I headed for a shower in the bunkhouse (£1 for 4 glorious minutes); a quick change then beer time. Whilst the smaller numbers may have been a disappointment for the organisers it did mean that An Cridhe was much less crowded than last year, when frankly it was just rammed full and just too busy. We were able to find a table and swap race tales as the weather worsened. With the beer, banter and food in full flow we spent a very convivial evening until the prize giving, it was a genuine pleasure to see Andy pick up his MV40 prize; sadly we’re still waiting for the champagne.
I wasn’t feeling too great, probably a combination of lack of sleep, race effort and a dodgy stomach, so I took it easy on the beer and headed back to my tent for a lie down before the Ceilidh, I could probably have just gone to sleep but Eileen persuaded me to put on my social hat and join in. Again the reduced numbers meant the Ceilidh was much more enjoyable with some actual room to dance this year, Trail West are a great band and the floor was full from start to finish.
I ducked out before the end and headed to get some sleep which was wishful thinking as overnight the winds were gusting up to 55mph and I spent more time fretting about whether my tent would stay up!
Breakfast this year was provided by the Project Trust charity who are both based on and the biggest employer on Coll, with a brief drop in the wind most people took the opportunity to pack up tents having heard the news that the ferry had left Oban, just as we were making moves to head down to the pier, we were told that the ferry had turned back due to the high winds, there would be no escape today.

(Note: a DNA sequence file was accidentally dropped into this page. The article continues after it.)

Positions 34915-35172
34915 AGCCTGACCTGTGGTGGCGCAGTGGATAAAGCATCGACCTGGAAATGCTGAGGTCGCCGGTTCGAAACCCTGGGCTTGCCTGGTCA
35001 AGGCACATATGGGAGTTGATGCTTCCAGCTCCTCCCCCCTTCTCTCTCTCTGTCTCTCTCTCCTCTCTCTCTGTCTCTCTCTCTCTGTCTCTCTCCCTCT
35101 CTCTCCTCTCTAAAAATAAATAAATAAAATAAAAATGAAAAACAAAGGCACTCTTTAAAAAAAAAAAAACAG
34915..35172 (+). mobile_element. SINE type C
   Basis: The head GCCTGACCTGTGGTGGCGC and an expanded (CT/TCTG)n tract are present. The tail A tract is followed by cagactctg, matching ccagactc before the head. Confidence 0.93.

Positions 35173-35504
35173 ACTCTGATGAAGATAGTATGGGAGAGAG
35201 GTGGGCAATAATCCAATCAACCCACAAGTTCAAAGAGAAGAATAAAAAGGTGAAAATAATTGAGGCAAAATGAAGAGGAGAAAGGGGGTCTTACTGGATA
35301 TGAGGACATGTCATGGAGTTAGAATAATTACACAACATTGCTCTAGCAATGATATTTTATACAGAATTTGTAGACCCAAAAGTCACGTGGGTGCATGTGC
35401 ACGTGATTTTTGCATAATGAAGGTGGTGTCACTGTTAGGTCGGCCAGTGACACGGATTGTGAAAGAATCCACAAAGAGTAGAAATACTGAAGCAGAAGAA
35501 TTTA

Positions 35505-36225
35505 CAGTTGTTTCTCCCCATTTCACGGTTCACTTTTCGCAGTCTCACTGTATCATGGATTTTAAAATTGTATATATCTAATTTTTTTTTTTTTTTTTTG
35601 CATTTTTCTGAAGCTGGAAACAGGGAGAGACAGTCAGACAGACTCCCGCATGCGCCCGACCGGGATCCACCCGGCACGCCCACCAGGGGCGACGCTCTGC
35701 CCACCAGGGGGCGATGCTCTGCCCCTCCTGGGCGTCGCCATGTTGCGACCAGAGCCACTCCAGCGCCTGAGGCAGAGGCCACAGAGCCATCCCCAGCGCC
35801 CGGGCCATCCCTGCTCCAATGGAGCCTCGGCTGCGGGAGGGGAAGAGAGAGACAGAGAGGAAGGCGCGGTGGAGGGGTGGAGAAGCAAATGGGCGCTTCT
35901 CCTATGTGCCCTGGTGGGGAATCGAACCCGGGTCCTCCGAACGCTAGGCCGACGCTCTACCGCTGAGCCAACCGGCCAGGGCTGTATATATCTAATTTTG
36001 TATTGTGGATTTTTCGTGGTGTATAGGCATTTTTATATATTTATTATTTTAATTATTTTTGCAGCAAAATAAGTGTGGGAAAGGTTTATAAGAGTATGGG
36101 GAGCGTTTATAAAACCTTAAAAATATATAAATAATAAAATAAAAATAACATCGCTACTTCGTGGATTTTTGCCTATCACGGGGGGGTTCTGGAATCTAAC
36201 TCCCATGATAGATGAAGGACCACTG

With wartime stoicism we bagged a decent spot in the hall and settled down, wind and rain again precluding any other outdoor activity. The Project Trust staff assured everyone they’d be fed and would have somewhere to stay overnight. I’d assumed that we’d be kipping on the hall floor, but this idea was quickly scotched “not allowed”.
It’s pretty fair to say that an extra 120 or so souls, stretched the resources of Coll to its limits, with Alex and Eileen heading to the pub, the Dumfries crew settled to kip, read and banter until we’d been fed (recycled Chilli from day 1, £5 a pop, but significantly better than crisps and cold beans). 7pm was the designated time for us refugees to be farmed out around the island, we’d managed to borrow a pickup truck from a local builder, and so 2 trips saw our group of 8 farmed out to Fiona’s house, 6 miles out of Arinagour.